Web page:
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Chronic pain sufferers are being let down by the NHS

Usually i am the first to jump to the defense of public services when the ill informed media sensationalises any apparant failure or weakness in the NHS. Well today, i can report a real, tangible and upsetting failure by the NHS that i know effects patients all over the country, that of giving suitable analgesia to patients who suffer chronic pain. 

If you are a regular reader you will know that at age 17 i was diagnosed with a condition that resulted in over 50 invasive operations in 7 years. I am currently having two operations a week, and am in hospital now for pain relief while i wait for my next operation on Monday. 

Due to the amount of operations i have had, i have some nerve damage leading to chronic pain. Chronic pain is pain that lasts a long time, that can't be cured in the short term, as opposed to acute pain that is short term and curable. I have therefore been on a lot of pain killers, for a long time. 

I am picking on 2 areas of the NHS where i have experienced extremes of care quality, and you will hopefully appreciate how let down i feel by the NHS.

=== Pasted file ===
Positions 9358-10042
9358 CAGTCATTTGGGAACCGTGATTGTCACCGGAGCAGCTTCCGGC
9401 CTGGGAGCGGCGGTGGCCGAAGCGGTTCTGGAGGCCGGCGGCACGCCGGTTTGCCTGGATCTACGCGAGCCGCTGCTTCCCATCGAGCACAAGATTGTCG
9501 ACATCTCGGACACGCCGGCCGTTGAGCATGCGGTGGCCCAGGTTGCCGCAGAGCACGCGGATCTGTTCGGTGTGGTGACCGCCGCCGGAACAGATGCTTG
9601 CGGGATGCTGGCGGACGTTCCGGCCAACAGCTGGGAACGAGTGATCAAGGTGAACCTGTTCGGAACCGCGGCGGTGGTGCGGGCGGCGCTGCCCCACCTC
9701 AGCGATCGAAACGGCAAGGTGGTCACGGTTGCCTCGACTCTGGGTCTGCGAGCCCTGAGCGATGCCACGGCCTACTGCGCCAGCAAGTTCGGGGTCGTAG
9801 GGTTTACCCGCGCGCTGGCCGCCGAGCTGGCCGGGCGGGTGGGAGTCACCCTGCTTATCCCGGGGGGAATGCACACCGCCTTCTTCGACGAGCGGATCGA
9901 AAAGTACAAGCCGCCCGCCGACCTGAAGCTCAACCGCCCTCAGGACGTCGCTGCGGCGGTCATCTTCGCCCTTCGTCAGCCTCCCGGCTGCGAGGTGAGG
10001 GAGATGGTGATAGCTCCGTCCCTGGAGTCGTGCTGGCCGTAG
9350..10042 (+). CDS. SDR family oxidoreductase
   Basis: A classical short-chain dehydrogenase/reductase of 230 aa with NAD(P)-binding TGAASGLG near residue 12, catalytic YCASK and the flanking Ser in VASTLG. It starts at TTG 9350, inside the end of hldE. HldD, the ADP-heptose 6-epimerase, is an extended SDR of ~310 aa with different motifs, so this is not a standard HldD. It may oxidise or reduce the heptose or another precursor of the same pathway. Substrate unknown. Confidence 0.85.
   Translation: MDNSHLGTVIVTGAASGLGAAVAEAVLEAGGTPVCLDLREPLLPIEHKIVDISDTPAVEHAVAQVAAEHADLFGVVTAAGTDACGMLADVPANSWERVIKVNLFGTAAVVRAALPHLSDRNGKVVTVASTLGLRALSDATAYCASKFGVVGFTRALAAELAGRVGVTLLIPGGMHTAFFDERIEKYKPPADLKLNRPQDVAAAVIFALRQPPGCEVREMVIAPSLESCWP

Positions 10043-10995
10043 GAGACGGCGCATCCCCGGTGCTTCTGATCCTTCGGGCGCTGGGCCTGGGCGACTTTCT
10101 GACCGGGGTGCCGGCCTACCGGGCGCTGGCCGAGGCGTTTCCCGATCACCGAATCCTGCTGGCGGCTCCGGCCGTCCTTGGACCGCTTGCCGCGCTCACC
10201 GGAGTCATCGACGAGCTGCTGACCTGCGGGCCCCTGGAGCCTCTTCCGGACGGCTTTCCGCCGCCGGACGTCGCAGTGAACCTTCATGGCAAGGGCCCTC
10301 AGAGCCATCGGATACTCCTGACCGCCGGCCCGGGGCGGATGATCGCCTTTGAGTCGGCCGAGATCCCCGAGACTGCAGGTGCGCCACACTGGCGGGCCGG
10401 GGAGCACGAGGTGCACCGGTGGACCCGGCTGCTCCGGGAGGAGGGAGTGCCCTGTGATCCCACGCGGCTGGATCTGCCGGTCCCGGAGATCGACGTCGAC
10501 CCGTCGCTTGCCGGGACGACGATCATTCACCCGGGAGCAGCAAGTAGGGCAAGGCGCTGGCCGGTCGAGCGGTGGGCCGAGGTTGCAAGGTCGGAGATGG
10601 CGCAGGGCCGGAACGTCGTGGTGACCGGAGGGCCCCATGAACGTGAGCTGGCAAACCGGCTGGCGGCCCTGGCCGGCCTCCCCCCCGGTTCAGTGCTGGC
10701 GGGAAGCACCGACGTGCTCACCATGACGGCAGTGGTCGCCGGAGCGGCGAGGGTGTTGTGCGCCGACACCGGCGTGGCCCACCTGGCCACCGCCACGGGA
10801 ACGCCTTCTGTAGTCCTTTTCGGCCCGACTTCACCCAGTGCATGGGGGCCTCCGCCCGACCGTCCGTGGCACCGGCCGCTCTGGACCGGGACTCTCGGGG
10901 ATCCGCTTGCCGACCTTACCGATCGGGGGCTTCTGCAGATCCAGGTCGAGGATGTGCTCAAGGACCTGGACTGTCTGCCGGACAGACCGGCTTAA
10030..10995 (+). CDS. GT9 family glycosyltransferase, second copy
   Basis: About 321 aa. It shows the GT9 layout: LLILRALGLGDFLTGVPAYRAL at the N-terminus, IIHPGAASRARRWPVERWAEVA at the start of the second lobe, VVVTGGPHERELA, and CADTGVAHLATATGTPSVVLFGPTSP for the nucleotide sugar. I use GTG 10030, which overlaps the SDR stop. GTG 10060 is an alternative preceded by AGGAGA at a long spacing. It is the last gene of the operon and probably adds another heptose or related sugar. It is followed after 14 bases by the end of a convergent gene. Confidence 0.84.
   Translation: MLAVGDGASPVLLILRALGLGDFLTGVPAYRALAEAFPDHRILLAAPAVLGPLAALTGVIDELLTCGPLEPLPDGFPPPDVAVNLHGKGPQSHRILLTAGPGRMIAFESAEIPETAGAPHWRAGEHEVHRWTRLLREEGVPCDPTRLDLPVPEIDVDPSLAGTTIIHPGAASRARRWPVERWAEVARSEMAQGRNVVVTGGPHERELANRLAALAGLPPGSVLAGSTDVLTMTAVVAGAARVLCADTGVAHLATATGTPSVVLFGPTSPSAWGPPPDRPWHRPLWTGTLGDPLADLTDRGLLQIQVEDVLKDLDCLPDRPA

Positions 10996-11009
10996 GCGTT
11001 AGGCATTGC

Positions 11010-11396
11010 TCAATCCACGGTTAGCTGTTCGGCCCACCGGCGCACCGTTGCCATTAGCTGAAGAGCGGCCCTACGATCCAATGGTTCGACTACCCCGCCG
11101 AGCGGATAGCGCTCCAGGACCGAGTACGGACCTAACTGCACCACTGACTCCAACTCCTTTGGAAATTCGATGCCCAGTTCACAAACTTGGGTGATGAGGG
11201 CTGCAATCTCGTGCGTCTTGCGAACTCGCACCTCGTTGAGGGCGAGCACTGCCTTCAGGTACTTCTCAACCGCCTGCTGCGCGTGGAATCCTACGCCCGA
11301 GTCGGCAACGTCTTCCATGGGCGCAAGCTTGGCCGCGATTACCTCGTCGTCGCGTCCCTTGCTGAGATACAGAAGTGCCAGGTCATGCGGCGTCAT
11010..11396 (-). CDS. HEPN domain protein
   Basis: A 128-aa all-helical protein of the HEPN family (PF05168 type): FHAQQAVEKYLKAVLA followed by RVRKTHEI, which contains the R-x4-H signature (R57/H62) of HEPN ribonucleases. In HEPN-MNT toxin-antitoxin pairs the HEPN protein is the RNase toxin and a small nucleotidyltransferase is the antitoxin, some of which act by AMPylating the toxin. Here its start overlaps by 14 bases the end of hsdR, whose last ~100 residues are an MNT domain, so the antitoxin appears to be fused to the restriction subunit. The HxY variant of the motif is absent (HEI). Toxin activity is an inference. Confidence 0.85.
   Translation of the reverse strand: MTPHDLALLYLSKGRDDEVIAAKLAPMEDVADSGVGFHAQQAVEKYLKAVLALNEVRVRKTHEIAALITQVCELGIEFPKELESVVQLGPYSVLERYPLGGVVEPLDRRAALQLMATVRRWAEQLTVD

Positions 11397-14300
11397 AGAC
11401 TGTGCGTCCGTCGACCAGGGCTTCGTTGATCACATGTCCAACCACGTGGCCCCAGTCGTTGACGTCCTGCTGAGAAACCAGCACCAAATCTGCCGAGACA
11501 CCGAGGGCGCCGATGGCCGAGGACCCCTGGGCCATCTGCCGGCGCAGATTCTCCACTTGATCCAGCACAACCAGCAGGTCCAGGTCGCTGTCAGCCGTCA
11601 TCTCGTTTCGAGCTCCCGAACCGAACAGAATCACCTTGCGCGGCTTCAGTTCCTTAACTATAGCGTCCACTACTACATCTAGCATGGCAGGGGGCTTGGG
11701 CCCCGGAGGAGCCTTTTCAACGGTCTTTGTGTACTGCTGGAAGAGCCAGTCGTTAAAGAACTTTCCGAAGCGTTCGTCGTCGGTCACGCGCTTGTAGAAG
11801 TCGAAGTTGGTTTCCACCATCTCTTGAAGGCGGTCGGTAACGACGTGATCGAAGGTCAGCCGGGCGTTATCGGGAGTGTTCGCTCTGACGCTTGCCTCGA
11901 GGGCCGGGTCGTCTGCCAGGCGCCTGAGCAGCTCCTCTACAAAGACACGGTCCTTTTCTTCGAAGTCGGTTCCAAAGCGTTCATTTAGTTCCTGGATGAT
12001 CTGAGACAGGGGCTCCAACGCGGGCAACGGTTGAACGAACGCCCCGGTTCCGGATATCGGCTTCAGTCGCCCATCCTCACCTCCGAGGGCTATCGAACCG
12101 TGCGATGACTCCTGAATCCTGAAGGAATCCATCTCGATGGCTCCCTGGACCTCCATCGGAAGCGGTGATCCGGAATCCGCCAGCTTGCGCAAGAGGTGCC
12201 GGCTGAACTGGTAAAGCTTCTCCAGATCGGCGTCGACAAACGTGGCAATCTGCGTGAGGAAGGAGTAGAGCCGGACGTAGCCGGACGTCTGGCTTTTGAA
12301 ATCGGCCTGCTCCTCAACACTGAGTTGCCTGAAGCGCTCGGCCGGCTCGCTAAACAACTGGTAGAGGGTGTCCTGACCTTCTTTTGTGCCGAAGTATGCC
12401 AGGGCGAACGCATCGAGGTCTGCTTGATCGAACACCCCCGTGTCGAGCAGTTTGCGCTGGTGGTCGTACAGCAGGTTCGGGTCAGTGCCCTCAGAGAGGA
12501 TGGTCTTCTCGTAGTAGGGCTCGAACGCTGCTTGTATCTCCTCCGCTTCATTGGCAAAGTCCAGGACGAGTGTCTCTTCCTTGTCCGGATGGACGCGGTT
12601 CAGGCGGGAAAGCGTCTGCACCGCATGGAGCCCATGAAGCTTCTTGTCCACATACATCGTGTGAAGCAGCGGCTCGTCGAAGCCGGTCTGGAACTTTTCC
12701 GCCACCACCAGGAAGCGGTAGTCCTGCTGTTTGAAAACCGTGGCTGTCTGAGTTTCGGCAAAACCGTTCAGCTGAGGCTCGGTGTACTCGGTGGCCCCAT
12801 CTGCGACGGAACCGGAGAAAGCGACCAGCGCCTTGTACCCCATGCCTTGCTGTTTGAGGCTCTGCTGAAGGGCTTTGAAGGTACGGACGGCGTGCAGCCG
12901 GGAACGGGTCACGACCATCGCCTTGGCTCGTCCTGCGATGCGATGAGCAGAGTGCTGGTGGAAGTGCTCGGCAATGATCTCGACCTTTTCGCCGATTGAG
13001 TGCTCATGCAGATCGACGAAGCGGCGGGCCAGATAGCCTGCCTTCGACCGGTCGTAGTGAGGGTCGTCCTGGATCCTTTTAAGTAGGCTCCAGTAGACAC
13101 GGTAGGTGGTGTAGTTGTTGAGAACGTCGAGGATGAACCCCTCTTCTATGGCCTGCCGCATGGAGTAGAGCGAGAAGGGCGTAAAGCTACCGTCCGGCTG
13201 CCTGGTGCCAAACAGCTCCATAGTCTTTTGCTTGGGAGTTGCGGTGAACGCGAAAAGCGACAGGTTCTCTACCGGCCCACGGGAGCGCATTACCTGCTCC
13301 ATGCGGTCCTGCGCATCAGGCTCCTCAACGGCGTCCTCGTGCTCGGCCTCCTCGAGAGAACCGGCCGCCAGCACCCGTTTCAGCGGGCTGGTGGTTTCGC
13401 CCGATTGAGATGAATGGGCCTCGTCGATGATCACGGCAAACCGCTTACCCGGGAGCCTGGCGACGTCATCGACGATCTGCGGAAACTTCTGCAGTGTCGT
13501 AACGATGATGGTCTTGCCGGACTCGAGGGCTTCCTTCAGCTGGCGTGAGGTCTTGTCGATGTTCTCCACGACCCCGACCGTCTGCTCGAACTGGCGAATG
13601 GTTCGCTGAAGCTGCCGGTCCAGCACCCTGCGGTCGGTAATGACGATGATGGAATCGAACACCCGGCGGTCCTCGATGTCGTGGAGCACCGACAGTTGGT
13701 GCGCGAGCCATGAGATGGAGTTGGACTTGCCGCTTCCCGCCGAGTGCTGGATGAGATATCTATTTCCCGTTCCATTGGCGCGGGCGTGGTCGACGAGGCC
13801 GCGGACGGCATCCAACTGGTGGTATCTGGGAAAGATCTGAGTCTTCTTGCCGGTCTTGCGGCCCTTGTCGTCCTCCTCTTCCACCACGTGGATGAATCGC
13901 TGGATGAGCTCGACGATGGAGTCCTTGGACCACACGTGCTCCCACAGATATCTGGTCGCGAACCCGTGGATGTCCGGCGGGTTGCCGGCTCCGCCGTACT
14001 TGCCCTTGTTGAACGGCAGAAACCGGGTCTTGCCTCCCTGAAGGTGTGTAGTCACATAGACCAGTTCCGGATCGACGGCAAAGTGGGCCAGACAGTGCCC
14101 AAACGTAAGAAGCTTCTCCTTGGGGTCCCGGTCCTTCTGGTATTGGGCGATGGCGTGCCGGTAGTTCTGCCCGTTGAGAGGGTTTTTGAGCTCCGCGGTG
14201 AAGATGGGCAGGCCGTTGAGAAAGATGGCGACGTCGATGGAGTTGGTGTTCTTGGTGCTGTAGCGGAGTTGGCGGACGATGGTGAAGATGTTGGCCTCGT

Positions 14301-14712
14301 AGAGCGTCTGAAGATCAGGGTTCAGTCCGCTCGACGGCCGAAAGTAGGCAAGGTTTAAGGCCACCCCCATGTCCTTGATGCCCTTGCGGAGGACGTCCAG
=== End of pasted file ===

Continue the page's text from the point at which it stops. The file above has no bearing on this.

As i have chronic pain, i have been referred to a Chronic Pain Consultant. He is a consultant anesthetist who has again specialised in Pain Management, so he is one of the most highly trained doctors in the NHS. Most people on long term pain killers will experience extreme guilt. Pain killers have an effect on you psychologically, and physically. From a physical point of view, the body becomes dependent on pain killers. This means that when you suddenly stop pain killers, you suffer from withdrawal which can be dangerous if uncontrolled. So when you come off high doses of pain killers the best way to do it is so slowly decrease the dosage, rather than go cold turkey. Dependance refers to the physical effects of the pain killers.